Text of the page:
Saturday, August 2, 2008

The Servant's Tale by Margaret Frazer

Frazer's ( The Novice's Tale ) second Sister Frevisse mystery returns to St. Frideswide's, the 15th-century English nunnery, where the priory's hosteler and amateur sleuth has three murders on her hands between Christmas and Epiphany. First is villager Barnaby Shene, brought to St. Frideswide's by a troupe of traveling players claiming to have found him in a ditch. Barnaby's son Sym accuses the players of robbing his father in ambush, and when Sym turns up dead, the players are further suspect. Finally, the murder of Sister Fiacre, fast upon the revelation of a bitter old quarrel between her brother and the players, throws Sister Frevisse into despair. She likes the players and yearns to dispel the suspicion that surrounds them. On the other hand, their defense is weak, and no other likely suspects exist. Can Frevisse solve the triple mystery and exonerate the players before the coroner has them hanged?

The second book of the Sister Frevisse mystery series was as interesting as the first one although it seemed to me a much more sad story. Even Frevisse didn't seem to be as active and vocal here as in the first book.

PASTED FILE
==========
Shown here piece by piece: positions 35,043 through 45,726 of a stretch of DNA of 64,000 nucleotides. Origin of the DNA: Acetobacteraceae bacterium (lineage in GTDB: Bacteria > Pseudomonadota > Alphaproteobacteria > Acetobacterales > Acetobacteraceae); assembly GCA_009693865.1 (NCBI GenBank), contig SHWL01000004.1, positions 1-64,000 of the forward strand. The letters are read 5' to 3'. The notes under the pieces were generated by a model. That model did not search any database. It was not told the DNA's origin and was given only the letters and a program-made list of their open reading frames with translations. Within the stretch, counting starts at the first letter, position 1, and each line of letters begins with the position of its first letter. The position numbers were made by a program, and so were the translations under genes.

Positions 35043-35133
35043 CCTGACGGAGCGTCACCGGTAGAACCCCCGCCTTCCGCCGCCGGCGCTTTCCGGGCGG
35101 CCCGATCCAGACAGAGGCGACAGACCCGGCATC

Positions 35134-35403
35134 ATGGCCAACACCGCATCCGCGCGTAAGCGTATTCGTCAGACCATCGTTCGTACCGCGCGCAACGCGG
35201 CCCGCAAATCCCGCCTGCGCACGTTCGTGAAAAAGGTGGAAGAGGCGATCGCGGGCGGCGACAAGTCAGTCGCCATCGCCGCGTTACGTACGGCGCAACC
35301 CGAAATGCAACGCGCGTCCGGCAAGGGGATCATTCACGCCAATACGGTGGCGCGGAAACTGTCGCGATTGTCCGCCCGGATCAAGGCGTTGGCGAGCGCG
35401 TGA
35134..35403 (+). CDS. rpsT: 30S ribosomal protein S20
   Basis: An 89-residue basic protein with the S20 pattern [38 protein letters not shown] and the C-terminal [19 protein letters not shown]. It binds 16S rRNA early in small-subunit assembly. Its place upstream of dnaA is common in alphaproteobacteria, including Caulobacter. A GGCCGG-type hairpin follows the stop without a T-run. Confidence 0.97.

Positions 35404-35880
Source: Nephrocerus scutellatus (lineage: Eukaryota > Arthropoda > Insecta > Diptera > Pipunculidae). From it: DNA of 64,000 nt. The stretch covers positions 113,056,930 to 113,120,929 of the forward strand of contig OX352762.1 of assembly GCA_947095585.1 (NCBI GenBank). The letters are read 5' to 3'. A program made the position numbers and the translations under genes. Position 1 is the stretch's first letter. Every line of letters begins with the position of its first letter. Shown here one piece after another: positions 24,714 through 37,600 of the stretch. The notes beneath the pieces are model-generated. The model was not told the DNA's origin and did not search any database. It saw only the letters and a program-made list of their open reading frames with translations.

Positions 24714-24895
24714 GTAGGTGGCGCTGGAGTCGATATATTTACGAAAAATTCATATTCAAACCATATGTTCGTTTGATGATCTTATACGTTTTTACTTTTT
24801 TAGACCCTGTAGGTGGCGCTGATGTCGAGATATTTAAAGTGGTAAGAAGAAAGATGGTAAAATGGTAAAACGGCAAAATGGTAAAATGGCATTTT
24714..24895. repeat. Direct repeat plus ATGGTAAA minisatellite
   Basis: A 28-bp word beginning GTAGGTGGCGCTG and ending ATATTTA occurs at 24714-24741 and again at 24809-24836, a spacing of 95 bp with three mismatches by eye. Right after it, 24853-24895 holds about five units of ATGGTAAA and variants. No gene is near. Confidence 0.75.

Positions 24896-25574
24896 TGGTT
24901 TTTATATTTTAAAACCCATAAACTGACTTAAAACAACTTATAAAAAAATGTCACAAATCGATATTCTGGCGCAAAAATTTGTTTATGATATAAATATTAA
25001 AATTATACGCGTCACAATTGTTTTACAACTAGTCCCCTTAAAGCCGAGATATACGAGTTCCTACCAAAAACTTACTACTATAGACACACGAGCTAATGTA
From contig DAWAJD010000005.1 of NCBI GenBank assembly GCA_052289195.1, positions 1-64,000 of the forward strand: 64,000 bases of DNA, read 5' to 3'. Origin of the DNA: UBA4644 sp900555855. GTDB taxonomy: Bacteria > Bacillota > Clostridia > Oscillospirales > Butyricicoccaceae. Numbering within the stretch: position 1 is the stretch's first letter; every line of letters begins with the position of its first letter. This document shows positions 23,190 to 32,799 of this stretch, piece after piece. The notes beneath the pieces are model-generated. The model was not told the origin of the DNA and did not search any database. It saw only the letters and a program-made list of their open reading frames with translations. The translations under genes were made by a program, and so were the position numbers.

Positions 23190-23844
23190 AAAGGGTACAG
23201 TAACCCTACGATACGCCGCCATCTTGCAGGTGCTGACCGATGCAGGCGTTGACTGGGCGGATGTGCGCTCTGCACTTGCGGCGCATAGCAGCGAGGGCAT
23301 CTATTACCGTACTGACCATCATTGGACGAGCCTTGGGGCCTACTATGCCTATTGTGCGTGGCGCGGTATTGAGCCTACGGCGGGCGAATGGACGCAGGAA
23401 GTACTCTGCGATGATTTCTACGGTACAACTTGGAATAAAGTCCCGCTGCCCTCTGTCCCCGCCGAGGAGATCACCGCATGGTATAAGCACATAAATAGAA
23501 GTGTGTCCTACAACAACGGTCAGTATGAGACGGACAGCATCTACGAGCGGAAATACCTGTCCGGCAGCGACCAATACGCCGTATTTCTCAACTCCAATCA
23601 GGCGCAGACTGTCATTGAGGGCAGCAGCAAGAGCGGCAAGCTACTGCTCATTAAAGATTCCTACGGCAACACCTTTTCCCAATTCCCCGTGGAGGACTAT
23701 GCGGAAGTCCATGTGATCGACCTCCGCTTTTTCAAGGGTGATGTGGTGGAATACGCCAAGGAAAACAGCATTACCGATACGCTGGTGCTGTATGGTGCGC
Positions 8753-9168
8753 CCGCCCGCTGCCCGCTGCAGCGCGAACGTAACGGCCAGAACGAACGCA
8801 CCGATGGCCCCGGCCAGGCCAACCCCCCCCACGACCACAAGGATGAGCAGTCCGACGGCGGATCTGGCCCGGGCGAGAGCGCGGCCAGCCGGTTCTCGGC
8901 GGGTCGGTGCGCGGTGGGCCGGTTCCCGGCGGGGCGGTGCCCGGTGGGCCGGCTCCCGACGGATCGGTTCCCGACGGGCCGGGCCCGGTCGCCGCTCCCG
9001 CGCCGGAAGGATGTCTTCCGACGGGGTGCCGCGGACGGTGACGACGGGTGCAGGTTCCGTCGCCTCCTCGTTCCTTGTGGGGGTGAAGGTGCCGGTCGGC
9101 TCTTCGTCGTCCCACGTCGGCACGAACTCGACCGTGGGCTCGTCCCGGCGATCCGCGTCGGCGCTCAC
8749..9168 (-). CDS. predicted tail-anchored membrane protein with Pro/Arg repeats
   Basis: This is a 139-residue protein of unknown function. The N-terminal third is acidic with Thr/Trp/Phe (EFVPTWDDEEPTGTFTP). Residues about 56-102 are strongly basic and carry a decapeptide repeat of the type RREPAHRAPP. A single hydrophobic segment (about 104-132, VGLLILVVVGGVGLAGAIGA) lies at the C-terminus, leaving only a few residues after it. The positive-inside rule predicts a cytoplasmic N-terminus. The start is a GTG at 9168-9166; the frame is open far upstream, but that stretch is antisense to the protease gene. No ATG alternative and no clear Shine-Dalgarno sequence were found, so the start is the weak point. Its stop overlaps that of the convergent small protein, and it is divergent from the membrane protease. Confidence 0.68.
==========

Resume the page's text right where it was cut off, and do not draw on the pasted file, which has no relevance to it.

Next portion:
As in the first book I enjoyed the medieval feel she gives the story. The interaction between the nuns, who have different abilities and personalities, the knowledge of the villein's life and how they were bound by their oath to their lord, the players's life and how they were immediately suspected of any wrongdoing, all that was part of what made the book interesting and what kept me turning the pages.

When Meg's husband becomes ill and is taken to the priory she starts thinking of how hard her life is and how her husband has made it difficult for them to better themselves and live in relative comfort. When he dies during the night Meg is naturally upset and more so because she recognises in her son Syms she same violent and troublemaker nature. Syms dies after a fight with one of the players which leads the men of the village in a rage to the priory to find the culprit. But while Syms murder is still being investigated one of the nuns dies also after an altercation with same players. Everything seems to point in that direction but Sister Frevisse thinks something else might be happening. It was also interesting to find out more about Frevisse's past and how she came to be as open and knowledgeable as she is.

I guessed the culprit early, more because of a lucky hunch than because of any clues she gives us and it made me a bit sad in the end that my suspicions were right. I would have liked to know more about the turning point for that person but since this is a cozy mystery and has to be kept fairly light I was satisfied with how it was solved.

Grade: B-

Click here to read Ana's review of The Novice's Tale.

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